JEFFERSON CITY, Mo. – Several months before a fatal fire killed 10 people in a group home, state regulators had sought to take away the operator's license, according to documents obtained by The Associated Press.
Instead of denying licenses to Joplin River of Life Ministries Inc. because of concerns that it had failed to pay taxes and faced potential financial insolvency, the Missouri Department of Health and Senior Services granted a series of temporary permits that allowed its home for the mentally ill and disabled to remain open.
One of those facilities, the Anderson Guest House, was gutted by a Nov. 27 fire that killed 10 people and injured two dozen others. Investigators have not pinpointed an exact cause but have said improper wiring in an attic may have been to blame.
Shortly before its operating license expired Jan. 22, the health department issued the Anderson facility a temporary three-month permit to stay open, which later was extended several times. The department did the same for two other River of Life facilities in Joplin.
Records obtained by the AP show regulators met Jan. 17 in the office of department legal counsel Jane Drummond — now the department director — to discuss the reasons why Joplin River of Life Ministries had received only temporary permits.
In a Jan. 24 e-mail to Drummond referencing the meeting a week before, the department's long-term care program manager, Bill Toenies, said he and long-term care section director Debra Cheshier "would like to proceed with application denials" for Anderson Guest House and the two Joplin facilities.
The e-mail notes that a fourth facility run by River of Life Ministries in Carl Junction had recently gotten a two-year license renewal but that the reason for the renewal was unclear.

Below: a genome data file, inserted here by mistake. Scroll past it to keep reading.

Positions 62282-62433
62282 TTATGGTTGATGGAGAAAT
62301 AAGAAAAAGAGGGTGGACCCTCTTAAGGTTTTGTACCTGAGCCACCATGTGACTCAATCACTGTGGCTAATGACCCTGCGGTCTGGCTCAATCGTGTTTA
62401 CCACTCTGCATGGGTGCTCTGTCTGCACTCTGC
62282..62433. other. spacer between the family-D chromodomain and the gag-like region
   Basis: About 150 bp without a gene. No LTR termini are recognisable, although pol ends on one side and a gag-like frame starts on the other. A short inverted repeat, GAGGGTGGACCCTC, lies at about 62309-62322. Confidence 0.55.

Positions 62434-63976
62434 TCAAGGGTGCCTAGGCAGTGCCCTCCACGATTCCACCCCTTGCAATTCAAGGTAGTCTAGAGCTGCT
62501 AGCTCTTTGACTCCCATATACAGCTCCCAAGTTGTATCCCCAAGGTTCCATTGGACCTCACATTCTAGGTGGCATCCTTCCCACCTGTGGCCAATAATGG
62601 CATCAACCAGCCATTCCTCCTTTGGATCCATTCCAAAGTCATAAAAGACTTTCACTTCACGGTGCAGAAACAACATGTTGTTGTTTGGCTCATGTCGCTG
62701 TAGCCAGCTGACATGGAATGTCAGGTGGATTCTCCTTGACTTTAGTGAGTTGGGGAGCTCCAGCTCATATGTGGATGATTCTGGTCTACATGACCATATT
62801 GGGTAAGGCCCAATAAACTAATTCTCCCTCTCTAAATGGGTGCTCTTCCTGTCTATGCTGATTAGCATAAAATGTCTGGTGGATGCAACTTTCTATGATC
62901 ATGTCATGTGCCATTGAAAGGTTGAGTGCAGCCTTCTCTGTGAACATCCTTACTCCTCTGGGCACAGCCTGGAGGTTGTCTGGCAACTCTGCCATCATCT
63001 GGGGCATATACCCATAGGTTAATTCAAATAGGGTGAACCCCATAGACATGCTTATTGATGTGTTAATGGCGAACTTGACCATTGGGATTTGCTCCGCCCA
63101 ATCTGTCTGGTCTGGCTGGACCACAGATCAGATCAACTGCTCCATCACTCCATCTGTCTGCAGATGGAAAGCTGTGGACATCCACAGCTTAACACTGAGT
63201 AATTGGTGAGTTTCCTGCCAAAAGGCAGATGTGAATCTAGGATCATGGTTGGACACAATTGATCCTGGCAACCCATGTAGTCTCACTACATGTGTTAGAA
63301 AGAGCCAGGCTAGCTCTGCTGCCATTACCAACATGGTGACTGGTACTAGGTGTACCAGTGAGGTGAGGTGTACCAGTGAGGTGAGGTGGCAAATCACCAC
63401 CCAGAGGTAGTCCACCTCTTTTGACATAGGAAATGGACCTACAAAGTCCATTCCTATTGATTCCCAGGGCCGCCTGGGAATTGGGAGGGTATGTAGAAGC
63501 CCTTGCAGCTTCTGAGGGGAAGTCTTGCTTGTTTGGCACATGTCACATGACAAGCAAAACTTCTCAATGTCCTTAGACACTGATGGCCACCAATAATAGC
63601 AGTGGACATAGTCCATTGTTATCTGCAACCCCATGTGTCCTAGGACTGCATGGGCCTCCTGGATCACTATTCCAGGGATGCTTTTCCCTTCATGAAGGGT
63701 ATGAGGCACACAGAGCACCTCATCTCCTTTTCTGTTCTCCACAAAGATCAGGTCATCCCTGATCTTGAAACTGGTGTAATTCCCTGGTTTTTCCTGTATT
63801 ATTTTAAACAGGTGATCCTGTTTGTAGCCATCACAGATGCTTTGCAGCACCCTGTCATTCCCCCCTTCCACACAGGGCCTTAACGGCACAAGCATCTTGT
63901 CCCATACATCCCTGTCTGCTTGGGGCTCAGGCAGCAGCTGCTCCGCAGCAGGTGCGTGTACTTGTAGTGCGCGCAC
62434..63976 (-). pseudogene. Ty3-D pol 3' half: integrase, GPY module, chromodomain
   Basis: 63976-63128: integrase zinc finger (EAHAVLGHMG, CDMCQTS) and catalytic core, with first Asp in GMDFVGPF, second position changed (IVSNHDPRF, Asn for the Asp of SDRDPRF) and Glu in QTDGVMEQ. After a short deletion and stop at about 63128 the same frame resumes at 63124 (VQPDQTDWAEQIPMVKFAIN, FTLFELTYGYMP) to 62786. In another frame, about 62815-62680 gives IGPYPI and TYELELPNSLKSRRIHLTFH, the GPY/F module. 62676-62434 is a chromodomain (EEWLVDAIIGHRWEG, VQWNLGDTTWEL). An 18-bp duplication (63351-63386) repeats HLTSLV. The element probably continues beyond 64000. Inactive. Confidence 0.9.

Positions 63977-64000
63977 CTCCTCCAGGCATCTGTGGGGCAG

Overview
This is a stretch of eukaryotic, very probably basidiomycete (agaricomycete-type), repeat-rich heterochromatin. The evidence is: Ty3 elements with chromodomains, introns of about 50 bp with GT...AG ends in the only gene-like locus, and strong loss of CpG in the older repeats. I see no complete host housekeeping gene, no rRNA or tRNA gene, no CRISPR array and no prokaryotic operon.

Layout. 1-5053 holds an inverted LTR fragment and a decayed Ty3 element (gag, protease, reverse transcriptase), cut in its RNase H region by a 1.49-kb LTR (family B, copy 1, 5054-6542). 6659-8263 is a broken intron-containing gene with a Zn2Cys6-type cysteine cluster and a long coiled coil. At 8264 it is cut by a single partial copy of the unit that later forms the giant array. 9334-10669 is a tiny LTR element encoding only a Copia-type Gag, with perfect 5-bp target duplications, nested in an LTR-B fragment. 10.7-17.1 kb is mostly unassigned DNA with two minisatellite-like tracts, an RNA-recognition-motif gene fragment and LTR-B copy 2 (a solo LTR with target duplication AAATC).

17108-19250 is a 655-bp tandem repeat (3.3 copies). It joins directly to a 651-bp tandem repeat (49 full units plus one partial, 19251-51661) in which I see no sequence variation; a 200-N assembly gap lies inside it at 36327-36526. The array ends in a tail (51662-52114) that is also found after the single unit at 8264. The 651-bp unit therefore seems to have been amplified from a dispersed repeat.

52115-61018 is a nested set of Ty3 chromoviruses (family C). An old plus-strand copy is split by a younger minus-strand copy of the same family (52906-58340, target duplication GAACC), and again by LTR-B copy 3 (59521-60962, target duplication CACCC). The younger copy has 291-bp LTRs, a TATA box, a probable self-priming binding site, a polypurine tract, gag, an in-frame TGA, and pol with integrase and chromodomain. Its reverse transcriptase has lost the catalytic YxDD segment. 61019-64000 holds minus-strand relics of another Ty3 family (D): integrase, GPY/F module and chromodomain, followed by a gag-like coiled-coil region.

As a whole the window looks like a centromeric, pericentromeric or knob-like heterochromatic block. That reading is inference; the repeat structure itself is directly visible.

"Despite the problem with failure to pay payroll taxes to the IRS (by Joplin River of Life Ministries), somehow this application was approved last fall and it was given a regular license with an expiration date of 11/3/07," the health department e-mail said.
Officials at Joplin River of Life Ministries did not immediately return a telephone message Tuesday. No one answered the phone at the home of Robert and LaVerne DuPont, who own the facilities. LaVerne DuPont also serves as the ministries' executive director.
Robert DuPont has acknowledged being paid to help operate the ministries, though he was barred from operating a long-term care home because of a 2003 conviction in a Medicare fraud scheme.
The departments of health and mental health, and Attorney General Jay Nixon, are investigating Robert DuPont's role. Gov. Matt Blunt on Tuesday urged "the strongest possible licensure actions" against the ministries, as well as criminal and civil charges against DuPont if he is found to have committed fraud or violated state law.
"I am outraged at the growing evidence that Robert DuPont, a convicted felon, was illegally involved in the operations of Anderson Guest House and three other facilities," Blunt said in a statement.
The internal health department e-mail was contained in about 3,300 pages of documents provided to The Associated Press under a state open-records law request.
Department spokeswoman Nanci Gonder said Tuesday that neither Drummond nor other employees mentioned in the e-mail could comment because the department considered the e-mail protected under attorney-client privilege and had not intended to release it.
Gonder also declined to elaborate about the facilities' failure to pay federal taxes or whether that problem had been resolved. But she acknowledged the department "had some concerns related to the financial solvency" of Joplin River of Life Ministries' facilities.
"The department has the authority to deny licensure of a long-term care facility based on the financial capacity to operate the facility," Gonder said. "However, based on the information the department had, there was not enough information to deny them a license."
Temporary permits can be issued instead of regular licenses because of health and safety violations cited by inspectors or omissions on applications.
Records show that the facilities owned by the DuPonts frequently were given temporary permits before obtaining regular two-year licenses — sometimes until additional financial information could be provided and sometimes while they corrected inspection problems.